Keywords: data science, statistics, intro stats, R, reproducibility, data visualization, data wrangling, git, GitHub, rmarkdown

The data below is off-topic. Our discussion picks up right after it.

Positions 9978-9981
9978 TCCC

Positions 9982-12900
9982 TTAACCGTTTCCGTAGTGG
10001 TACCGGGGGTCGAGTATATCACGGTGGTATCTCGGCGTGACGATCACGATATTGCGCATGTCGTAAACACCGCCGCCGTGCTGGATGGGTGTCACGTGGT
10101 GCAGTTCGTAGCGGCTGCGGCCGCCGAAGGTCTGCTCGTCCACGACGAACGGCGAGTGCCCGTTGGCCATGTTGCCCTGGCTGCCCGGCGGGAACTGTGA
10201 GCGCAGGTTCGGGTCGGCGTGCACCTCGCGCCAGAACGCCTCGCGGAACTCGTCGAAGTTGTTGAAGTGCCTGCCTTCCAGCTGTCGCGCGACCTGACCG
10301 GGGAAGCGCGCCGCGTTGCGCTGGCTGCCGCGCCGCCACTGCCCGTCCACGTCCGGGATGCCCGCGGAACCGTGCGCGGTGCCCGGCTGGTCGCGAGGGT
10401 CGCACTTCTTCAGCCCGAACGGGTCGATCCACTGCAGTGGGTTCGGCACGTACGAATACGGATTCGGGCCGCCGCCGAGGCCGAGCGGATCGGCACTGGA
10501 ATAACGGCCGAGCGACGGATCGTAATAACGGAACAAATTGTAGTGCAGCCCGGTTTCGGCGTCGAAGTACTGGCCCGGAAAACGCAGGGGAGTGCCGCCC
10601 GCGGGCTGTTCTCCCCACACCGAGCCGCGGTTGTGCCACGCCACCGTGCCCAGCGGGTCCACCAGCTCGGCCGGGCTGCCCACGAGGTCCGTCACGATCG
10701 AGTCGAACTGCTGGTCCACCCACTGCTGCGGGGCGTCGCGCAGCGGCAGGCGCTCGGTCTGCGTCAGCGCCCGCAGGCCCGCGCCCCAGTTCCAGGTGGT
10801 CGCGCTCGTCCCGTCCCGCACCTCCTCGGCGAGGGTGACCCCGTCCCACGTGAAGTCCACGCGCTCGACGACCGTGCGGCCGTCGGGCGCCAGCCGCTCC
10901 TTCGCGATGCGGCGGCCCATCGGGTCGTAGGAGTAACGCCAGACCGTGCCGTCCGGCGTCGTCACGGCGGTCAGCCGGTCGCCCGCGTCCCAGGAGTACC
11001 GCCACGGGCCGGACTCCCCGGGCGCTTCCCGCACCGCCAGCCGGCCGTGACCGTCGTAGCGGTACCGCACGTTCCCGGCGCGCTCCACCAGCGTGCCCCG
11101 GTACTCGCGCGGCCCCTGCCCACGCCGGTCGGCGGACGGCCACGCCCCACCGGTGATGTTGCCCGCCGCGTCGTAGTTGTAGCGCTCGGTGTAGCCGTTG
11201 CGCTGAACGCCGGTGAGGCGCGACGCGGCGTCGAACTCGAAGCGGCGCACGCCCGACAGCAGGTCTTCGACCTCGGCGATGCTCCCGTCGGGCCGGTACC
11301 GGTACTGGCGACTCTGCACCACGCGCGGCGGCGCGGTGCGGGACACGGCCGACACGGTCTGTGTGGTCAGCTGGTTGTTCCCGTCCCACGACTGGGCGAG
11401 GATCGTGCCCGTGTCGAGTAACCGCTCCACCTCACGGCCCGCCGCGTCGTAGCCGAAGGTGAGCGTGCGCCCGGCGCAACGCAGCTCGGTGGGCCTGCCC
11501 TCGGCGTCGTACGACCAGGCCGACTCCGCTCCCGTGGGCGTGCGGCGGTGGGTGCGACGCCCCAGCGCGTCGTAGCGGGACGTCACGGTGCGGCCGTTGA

The introductory statistics course has evolved over the years and taken various forms depending on its target audience. In this talk we discuss a data science course designed to serve as a gateway to the discipline of statistics, the statistics major, and broadly to quantitative studies. The course is intended for an audience of students with little to no computing or statistical background, and focuses on data wrangling, exploratory data analysis, data visualization, and effective communication. Unlike most traditional introductory statistics courses, this course approaches statistics from a model-based perspective and introduces simulation-based and Bayesian inference later in the course. A heavy emphasis is placed on reproducibility (with R Markdown) and version control and collaboration (with git/GitHub). We will discuss in detail the course structure, logistics, and pedagogical considerations as well as give examples from the case studies used in the course. We will also share student feedback, assessment of the success of the course in recruiting students to the statistical science major, and our experience of growing the course from a small seminar course for first-year undergraduates to a larger course open to the entire undergraduate student body.